The COVID-19 outbreak in 2020 resulted in isolation, social distancing, online classes and no events with crowds in big venues.
During 2021, we have returned to a relatively normal life. College classes are in person again. Many artists went on tours this year and sporting events are open to full capacity. People are able to interact with each other once more.
The return of the events we all enjoy also means the return of the cold and flu season. If we wear a mask when we are sick with viral infections this may help contain the spread of infections and keep people healthy.
People who have symptoms that are not severe may still choose to go out with friends despite being contagious. Unless they go to a place where masks are enforced, it is likely they will spread their illness to the people around them.
Face masks offer extra protection for those who are not sick.
Last year, respiratory infections and gastrointestinal infection rates were extremely low because of the COVID-19 shutdown and regulations. In a sample of 29,578 people in December 2019, 16.2% tested positive for influenza A and in December 2020, the rate was 0.3%, according to the Centers for Disease Control and Prevention.
This year’s cold and flu season has already been brutal, likely because the public’s natural immunity dropped due to a stagnation of influenza exposure in 2020.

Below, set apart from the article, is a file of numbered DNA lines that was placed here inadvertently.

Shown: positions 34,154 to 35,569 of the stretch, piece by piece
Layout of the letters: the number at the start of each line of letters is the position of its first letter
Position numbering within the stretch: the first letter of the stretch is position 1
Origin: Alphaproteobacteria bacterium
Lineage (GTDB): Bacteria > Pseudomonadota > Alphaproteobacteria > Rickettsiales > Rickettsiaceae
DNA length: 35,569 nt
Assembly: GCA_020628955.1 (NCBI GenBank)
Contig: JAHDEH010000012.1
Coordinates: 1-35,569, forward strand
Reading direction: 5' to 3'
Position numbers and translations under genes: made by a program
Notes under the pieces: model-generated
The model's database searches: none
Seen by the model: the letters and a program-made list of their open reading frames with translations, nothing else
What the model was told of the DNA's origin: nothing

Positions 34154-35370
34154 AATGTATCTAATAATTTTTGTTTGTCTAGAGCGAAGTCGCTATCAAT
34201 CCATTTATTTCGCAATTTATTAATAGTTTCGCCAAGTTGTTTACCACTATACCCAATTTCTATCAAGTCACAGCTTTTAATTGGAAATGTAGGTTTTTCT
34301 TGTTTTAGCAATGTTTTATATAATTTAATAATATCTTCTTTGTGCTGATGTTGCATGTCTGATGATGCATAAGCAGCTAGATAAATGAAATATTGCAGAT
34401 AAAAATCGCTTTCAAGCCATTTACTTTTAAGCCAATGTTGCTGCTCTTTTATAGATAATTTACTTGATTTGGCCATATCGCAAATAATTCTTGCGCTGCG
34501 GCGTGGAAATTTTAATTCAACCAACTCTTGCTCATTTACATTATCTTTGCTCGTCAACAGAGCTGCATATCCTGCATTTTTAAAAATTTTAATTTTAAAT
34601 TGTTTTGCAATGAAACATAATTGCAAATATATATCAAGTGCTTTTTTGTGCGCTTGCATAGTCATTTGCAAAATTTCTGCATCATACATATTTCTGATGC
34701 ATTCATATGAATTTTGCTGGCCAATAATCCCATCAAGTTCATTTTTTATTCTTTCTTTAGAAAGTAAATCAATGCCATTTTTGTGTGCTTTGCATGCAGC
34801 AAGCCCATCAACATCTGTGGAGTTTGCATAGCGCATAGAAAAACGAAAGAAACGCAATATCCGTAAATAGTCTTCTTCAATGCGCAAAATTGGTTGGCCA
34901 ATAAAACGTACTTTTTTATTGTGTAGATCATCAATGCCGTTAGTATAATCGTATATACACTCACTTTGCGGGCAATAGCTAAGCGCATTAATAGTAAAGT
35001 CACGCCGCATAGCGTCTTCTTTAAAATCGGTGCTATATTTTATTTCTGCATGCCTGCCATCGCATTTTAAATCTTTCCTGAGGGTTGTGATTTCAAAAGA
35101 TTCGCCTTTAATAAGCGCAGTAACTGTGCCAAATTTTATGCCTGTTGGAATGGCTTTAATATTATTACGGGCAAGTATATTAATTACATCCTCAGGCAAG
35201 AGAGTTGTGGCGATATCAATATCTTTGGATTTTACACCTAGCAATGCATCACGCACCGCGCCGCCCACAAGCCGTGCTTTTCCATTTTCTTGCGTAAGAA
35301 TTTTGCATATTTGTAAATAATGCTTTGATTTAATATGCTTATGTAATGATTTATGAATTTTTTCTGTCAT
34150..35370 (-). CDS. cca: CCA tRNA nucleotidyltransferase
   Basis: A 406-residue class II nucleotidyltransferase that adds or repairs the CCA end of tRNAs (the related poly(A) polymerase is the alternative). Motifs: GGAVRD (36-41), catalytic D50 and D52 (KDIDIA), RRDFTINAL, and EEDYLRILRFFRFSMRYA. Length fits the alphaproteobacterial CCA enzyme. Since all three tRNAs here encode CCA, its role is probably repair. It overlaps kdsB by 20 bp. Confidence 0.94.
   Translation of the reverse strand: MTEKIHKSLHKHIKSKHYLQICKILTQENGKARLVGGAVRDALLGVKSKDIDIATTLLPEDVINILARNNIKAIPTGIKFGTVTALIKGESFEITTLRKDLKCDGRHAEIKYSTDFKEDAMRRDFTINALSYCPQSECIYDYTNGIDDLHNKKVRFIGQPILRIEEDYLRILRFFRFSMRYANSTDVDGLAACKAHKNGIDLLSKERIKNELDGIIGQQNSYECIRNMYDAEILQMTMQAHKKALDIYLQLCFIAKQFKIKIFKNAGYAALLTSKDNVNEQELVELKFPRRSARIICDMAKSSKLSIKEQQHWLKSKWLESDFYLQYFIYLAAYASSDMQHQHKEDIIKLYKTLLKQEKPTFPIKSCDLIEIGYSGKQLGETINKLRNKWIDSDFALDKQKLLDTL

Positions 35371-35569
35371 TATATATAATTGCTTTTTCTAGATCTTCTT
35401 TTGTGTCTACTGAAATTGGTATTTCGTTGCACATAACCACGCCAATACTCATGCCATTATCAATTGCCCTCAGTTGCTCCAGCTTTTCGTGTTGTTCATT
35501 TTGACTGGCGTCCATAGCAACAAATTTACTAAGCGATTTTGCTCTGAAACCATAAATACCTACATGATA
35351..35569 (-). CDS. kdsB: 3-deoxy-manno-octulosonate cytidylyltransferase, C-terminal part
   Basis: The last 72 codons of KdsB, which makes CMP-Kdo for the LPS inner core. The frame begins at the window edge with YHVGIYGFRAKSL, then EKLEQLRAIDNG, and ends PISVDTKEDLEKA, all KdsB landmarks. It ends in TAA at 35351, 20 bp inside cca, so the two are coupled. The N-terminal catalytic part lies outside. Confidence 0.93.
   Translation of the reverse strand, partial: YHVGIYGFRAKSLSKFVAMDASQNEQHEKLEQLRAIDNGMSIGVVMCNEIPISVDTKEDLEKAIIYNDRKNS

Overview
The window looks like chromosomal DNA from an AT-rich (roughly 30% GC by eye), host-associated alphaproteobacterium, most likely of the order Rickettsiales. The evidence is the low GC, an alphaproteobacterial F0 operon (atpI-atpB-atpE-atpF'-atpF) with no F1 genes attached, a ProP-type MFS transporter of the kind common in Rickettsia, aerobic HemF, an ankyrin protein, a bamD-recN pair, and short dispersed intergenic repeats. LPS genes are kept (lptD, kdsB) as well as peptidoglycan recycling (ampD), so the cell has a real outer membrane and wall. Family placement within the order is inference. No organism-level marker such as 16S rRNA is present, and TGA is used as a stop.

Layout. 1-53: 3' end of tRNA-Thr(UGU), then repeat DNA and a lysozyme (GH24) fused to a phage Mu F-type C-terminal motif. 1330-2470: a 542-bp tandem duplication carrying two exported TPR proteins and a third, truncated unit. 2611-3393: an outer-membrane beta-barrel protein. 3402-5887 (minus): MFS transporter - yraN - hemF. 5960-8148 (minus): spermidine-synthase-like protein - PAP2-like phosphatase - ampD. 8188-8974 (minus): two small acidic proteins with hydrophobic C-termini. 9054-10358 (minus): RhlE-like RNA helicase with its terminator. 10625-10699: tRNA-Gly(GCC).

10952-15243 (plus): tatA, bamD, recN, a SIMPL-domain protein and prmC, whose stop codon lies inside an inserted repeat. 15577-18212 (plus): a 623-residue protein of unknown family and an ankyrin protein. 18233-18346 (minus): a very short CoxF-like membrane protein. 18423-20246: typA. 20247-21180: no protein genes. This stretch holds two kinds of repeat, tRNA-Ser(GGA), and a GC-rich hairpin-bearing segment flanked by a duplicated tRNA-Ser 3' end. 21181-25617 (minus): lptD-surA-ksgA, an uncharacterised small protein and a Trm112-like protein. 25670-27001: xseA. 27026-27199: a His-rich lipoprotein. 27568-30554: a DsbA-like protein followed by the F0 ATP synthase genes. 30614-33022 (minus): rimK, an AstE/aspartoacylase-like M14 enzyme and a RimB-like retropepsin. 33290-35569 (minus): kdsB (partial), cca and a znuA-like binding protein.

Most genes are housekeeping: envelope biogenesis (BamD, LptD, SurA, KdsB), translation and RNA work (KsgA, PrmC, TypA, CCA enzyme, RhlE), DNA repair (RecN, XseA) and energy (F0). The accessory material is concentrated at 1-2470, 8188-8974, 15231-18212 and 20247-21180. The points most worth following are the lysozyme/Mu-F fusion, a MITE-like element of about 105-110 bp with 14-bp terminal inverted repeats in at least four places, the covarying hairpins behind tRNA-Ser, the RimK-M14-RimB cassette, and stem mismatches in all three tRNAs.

The regulations and strict mask mandates last year helped students limit their interactions with other people and therefore were less at risk of being exposed to pathogens from viruses that transfer through droplets, skin contact and touching infected surfaces.
If we continue to wear masks when we are sick we can prevent viruses from spreading to other people.
Sometimes we might be infected with the common cold but still have important things to go to like college classes, practices or other activities that people cannot miss. The common cold is contagious until all symptoms are gone, which is a long time to potentially get other people sick.
Illnesses in college spread like wildfire because of living or being in close proximity to other people. Students do not always take preventative measures, such as washing hands regularly and not sharing personal items with each other.
Illnesses might also be spreading more rapidly this year because while people wear masks in classes, when they socialize at bars, clubs, dorms and houses students do not wear masks as often.
In healthcare settings like hospitals and practices, healthcare workers are recommended to wear masks when helping a patient with the flu. When people come in to see a doctor with a respiratory infection it is recommended that they be given a mask to contain their illness.
These workers are not sick, but they take these precautions in order to stay healthy and keep others around them healthy. Viral illnesses are like a snowball effect and if one person gets sick, they typically infect someone else. When that newly sickened person infects another person, the cycle goes on.
We should wear masks in public while experiencing symptoms of illnesses in order to protect others and still have a normal day.
Cassie Golden (she/her) is a sophomore studying psychology and counseling. She is involved in the Marching Hundred, Marching Hundred Student Organization and psychology club.